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California and the West | MIKE DOWNEY

Touch of Glamour for Politicians' Fund-Raisers

October 16, 1998|MIKE DOWNEY

I have heard of some clever ways to get people to go to a political fund-raiser, but this one takes the cake.

Randy Hoffman is a Republican who is running for Congress against incumbent Rep. Brad Sherman, in a district that stretches all the way from Sherman Oaks to Thousand Oaks.

(Here in California, if you can't live in one of the beach cities, you could do worse than one of the oaks cities.)

With election day a few weeks away, Hoffman is happy to receive the support of any powerful figure who can sway the 24th District's voters his way.

Therefore, he was naturally quite pleased to have House Speaker Newt Gingrich committed to a fund-raising rally Thursday morning. Let's face it, Newt is a plum on any Republican's plate.

At the last minute, however, Hoffman's people got the word that Gingrich would have to cancel. He was too busy in Washington, running the right side of the country.

Well, no Newt is bad news.

Hoffman had to hurry. He needed to find somebody fast to fill in for Gingrich--and he did:

Heather Locklear.

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Having a political event at which Newt Gingrich is replaced by Heather Locklear is a little like having a Hollywood premiere at which Brad Pitt is replaced by Janet Reno.

But that's what happened.

Evidently, the actress from "Melrose Place" is a neighbor of Hoffman's in one of those oaks cities.

This tells me a couple of things, including that Locklear doesn't really live on Melrose.

She and her husband, rock musician Richie Sambora, have reportedly donated $1,000 to Hoffman's campaign. If elected, I presume, Hoffman will pay them back by permitting Sambora to play his guitar as late as he likes without anybody in the neighborhood calling the oaks cops.

This is an excellent political strategy.

1. Organize a fund-raiser.

2. Schedule a politician.

3. Then, at the last minute, bring in a glamorous TV star instead.

I mean, which would you rather listen to? A Washington bureaucrat talking about the need for balancing the federal budget? Or a Hollywood celebrity talking about why the cast of "Melrose Place" could kick the butts of the cast of "Dawson Creek," any time, anywhere.

Personally, I'd rather see Locklear than Gingrich any day, although they both do have great hair.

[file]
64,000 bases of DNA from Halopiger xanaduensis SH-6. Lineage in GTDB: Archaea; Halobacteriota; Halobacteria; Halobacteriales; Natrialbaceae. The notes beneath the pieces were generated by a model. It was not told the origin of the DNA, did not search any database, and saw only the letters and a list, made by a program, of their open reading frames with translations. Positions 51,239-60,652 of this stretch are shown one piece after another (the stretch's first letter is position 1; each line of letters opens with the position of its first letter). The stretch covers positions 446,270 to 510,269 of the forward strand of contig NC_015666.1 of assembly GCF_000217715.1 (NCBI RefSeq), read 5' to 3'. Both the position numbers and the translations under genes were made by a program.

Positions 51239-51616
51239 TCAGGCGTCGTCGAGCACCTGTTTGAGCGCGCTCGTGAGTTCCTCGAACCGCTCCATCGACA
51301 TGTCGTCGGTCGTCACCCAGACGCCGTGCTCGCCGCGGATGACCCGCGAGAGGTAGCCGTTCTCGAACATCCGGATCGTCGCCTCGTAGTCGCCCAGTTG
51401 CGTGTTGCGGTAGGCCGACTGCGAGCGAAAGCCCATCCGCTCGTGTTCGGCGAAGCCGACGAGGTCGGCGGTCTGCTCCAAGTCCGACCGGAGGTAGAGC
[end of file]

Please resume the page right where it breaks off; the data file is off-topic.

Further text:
Just imagine the conversations that must have been going on at Rep. Sherman's campaign headquarters, ever since the big Heather-for-Newt substitution.

"I know! I know we've got Al Gore here on the 28th! The question is, what should we do about it?"

"Cancel him."

"Cancel the vice president?"

"Dump him, Brad."

"Are you sure?"

"Absolutely. I'm pretty sure we can get that actress who plays Ally McBeal."

A trend could quickly begin.

Barbara Boxer, eager to keep her U.S. Senate seat, cancels a scheduled campaign appearance by President Clinton and replaces him at the last minute with veteran TV lifeguard David Hasselhoff.

Matt Fong, her opponent, sensing a change in the polls, promptly counters with two of the three women from "Friends."

See, this is the exact problem with those televised debates that California gubernatorial candidates Dan Lungren and Gray Davis have been having.

The two of them keep showing up.

If one were smarter, he would cancel on the other candidate at the last minute and send for a surprise replacement. For example, if there were another gubernatorial debate, the state Democratic Party's leaders could ask Davis to take the night off and stay home. Then they could bring in, say, Tori Spelling.

A lot of us have quit watching those other predictable debates. But we'd probably stay home for Lungren-Spelling.

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That's why I believe Rep. Brad Sherman needs to fight fire with fire at his next 24th District fund-raiser.

For all he knows, Randy Hoffman hasn't run out of neighbors who are TV stars and Republicans.

If Sherman really wants to raise money, maybe he had better start going door to door.

"Hi. I'm your congressman. Are you that actress who plays the angel on 'Touched by an Angel?' "

"Why, yes, I am."

"Great. What are you doing on the 29th of October? I'm trying to cancel Dianne Feinstein."

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Mike Downey's column appears Sundays, Wednesdays and Fridays. Write to him at Times Mirror Square, Los Angeles 90053, or e-mail mike.downey@latimes.com

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